Horse & Pony Feb-Apr 2018

Cyclones and sandpipers
    The covered faces of the folks on the cover of this issue tell the tale. We’re in the middle of a “polar vortex,” hot on the heels of a “bomb cyclone” as we put this issue to bed. In other words, everything that blew over and away is now frozen to the ground.
    Regardless of the challenges of horse keeping in the Great White North, the horse industry in Atlantic Canada is a going concern as evident in the pages of this issue. More and more competitors from different disciplines are working hard at home, then travelling to compete away successfully at larger venues, against stiff competition – often with locally bred horses. All of that comes with the challenges of keeping horses (and trucks!) healthy and happy on long trips, and of course paying for it all. 
    The option to purchase live streaming of the Royal Winter Fair in Toronto in November means you can now skip the travel and catch an Atlantic Canadian in most of the divisions from your own comfy couch. If you can’t be there, it’s a great option even with occasional technical glitches. If you can make your own fresh squeezed lemonade and Rösti potatoes with cheese and sour cream, you might just fool yourself into believing you’re there (at least until the screen freezes again). 
    The easterners made their presence known at the 2017 Royal. New Brunswick bred Bellphina won the coveted Lieutenant Governor’s Cup in tough competition, and our Nova Scotia pony jumpers were so fast they had exactly the same blistering jump-off time to tie for first in a class. A rarity, but perfect timing for two happy teenagers and their coaches as they headed back home to the Annapolis Valley and Brookfield. You can read a bit more about the Royal Winter Fair throughout the magazine.
    Local dressage riders Erin MacQuarrie and Jane Fraser also made the long trip to Toronto last fall to ride with Olympic gold medalist Carl Hester. Features writer Alison King was on hand and brings us a summary of the Carl Hester Master Class from the beautiful Caledon Equestrian Park.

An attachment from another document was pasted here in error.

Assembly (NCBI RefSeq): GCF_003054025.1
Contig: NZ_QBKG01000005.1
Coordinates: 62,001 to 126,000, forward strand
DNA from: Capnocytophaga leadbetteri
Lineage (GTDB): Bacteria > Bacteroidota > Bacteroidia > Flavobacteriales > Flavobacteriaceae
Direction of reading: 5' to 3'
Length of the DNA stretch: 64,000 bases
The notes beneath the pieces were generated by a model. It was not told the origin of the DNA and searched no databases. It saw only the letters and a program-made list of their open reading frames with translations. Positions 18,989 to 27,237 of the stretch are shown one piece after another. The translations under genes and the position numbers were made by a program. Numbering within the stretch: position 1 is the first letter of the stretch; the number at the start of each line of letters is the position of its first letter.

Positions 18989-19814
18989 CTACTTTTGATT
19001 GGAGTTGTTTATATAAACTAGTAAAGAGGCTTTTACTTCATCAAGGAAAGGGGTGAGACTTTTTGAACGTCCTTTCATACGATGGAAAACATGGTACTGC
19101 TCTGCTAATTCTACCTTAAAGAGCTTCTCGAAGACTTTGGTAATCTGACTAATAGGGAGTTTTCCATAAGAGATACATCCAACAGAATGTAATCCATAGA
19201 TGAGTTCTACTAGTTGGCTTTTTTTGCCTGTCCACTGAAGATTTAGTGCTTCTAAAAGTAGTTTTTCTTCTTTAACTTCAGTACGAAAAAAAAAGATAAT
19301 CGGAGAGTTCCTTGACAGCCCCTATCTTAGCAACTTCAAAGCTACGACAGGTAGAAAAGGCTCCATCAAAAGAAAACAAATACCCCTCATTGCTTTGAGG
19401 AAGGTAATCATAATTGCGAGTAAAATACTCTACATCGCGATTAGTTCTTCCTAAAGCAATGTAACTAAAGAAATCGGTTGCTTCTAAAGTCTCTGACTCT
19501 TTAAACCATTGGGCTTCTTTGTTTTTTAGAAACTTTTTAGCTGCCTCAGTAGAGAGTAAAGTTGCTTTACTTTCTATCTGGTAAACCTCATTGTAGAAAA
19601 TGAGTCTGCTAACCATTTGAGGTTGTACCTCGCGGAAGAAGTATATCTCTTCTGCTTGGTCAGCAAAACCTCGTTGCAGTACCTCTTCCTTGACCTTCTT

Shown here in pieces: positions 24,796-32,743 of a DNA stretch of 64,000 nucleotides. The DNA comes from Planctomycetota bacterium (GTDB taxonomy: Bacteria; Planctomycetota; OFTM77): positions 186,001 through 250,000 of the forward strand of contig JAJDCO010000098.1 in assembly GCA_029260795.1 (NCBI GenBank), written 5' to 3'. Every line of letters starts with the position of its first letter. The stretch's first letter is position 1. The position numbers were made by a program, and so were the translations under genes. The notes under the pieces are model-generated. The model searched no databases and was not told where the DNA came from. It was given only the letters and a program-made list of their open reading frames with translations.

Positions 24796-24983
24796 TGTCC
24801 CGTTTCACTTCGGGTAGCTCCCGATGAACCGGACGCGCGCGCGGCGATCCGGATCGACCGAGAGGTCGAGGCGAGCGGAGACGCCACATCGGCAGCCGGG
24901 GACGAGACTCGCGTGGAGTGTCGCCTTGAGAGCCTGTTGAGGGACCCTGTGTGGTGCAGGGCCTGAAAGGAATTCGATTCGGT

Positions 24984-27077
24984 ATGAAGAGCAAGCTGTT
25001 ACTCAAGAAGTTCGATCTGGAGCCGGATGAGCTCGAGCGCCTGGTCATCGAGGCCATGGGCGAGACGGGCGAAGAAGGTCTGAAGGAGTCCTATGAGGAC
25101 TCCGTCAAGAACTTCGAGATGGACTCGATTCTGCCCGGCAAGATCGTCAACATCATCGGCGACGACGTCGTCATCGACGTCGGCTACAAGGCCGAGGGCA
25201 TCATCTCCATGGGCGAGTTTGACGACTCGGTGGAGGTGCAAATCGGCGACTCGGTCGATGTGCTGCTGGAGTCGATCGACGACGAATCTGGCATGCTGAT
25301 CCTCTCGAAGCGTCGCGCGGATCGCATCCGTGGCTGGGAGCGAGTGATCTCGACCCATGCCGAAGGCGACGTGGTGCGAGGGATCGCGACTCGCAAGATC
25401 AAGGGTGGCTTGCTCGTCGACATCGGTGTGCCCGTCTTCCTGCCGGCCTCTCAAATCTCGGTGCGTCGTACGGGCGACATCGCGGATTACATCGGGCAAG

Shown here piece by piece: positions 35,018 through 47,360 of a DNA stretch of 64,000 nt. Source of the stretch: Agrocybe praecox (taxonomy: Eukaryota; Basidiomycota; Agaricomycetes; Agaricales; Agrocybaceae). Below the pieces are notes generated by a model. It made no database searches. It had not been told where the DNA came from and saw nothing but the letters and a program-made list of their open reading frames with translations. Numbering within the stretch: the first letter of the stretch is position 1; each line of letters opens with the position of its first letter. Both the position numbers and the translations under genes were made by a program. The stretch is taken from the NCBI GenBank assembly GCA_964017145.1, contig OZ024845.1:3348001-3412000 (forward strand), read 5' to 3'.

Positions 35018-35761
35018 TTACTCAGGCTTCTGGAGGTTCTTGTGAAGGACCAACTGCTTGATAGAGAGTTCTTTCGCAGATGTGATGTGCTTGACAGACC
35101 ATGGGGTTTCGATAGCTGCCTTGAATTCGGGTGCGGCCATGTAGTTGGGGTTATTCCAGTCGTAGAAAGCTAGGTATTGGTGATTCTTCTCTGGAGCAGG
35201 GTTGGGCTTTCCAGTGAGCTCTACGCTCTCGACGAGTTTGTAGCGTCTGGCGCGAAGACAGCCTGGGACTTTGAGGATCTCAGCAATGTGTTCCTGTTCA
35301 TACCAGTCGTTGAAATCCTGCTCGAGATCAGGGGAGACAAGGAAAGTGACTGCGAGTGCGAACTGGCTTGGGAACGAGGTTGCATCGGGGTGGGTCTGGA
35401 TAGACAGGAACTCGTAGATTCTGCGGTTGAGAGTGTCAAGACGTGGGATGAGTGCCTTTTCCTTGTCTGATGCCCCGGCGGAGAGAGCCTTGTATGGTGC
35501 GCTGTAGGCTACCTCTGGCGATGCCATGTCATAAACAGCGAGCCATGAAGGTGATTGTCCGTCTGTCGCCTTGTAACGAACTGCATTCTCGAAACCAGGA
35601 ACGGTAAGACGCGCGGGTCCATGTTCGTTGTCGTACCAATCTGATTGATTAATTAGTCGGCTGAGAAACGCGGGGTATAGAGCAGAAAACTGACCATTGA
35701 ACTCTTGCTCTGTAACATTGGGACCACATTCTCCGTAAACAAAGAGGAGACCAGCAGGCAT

Back at home, the fun sport of sorting and penning continues to grow. Judith Scrimger took in a clinic at Murphy’s Stables in Hantsport, N.S., with Brent Smith of Smith Performance Horses to learn more about this mind challenging discipline. Scrimger also met up with hard working horseman and standardbred trainer Al McNeil at his farm outside of Windsor, N.S. Garry Leeson checked in on the process of finding good homes for incoming foals from Manitoba, and we have the story of a young civil engineer’s successful venture into the world of equine reproduction technology.
    Stall cleaning is the great equalizer no matter the equine pedigree, and one that is especially groan worthy this time of year. Nicole Kitchener looks into peat moss as an ultra Canadian bedding alternative with the bonus of turning the manure pile into “green.” 
    The delightful tale of Woody, the bird tracking Newfoundland Pony from Witless Bay, who’s taken food motivation to a whole new level, and the story of Boris, the indomitable barn cat, round out this issue. 
    We have lots to be proud of here in Atlantic Canada, with great breeders, trainers, coaches, farriers, vets, and loads of dedicated riders and committed family members who believe in the value of this demanding sport. Share your ideas and thoughts. We want to hear from you. This is your local magazine. What do YOU want to read about? 
    Just 55 days until spring. Hang in there.